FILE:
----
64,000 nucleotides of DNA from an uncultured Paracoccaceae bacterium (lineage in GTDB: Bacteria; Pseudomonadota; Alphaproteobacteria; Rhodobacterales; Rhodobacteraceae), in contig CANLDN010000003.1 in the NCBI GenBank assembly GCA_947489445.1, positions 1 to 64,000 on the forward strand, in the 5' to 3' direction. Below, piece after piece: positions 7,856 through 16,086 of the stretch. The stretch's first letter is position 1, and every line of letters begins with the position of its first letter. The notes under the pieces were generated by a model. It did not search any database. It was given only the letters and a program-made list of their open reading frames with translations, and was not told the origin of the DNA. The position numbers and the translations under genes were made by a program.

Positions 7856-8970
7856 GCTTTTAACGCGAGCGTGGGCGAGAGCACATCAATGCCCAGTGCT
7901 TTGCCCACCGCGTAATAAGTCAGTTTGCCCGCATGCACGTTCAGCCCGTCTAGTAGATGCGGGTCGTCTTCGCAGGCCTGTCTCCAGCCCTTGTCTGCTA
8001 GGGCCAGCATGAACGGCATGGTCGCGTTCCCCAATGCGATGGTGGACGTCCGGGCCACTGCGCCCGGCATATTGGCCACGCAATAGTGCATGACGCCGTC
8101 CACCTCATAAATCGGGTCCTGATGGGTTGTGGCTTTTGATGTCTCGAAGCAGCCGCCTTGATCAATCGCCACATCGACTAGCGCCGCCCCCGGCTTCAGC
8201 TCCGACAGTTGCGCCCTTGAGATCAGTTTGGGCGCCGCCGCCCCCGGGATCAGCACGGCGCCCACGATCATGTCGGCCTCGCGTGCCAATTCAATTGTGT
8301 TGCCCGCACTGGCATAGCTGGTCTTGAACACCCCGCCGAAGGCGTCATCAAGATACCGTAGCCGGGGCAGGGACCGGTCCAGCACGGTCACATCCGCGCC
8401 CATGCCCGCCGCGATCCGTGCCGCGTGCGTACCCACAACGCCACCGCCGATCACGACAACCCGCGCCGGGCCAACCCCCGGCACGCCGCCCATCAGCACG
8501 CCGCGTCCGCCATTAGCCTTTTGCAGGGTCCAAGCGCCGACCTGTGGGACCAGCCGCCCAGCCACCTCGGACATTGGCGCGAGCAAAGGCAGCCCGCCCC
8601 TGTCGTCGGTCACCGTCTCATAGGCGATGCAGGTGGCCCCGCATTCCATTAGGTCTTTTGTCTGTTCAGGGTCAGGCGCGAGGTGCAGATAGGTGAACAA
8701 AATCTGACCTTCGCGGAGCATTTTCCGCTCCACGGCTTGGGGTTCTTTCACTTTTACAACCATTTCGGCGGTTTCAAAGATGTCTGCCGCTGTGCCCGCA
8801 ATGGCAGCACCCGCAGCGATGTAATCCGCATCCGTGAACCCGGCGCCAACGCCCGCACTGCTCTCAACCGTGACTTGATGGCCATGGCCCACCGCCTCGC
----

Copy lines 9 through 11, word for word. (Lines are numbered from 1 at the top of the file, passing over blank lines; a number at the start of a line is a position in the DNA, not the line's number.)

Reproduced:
8401 CATGCCCGCCGCGATCCGTGCCGCGTGCGTACCCACAACGCCACCGCCGATCACGACAACCCGCGCCGGGCCAACCCCCGGCACGCCGCCCATCAGCACG
8501 CCGCGTCCGCCATTAGCCTTTTGCAGGGTCCAAGCGCCGACCTGTGGGACCAGCCGCCCAGCCACCTCGGACATTGGCGCGAGCAAAGGCAGCCCGCCCC
8601 TGTCGTCGGTCACCGTCTCATAGGCGATGCAGGTGGCCCCGCATTCCATTAGGTCTTTTGTCTGTTCAGGGTCAGGCGCGAGGTGCAGATAGGTGAACAA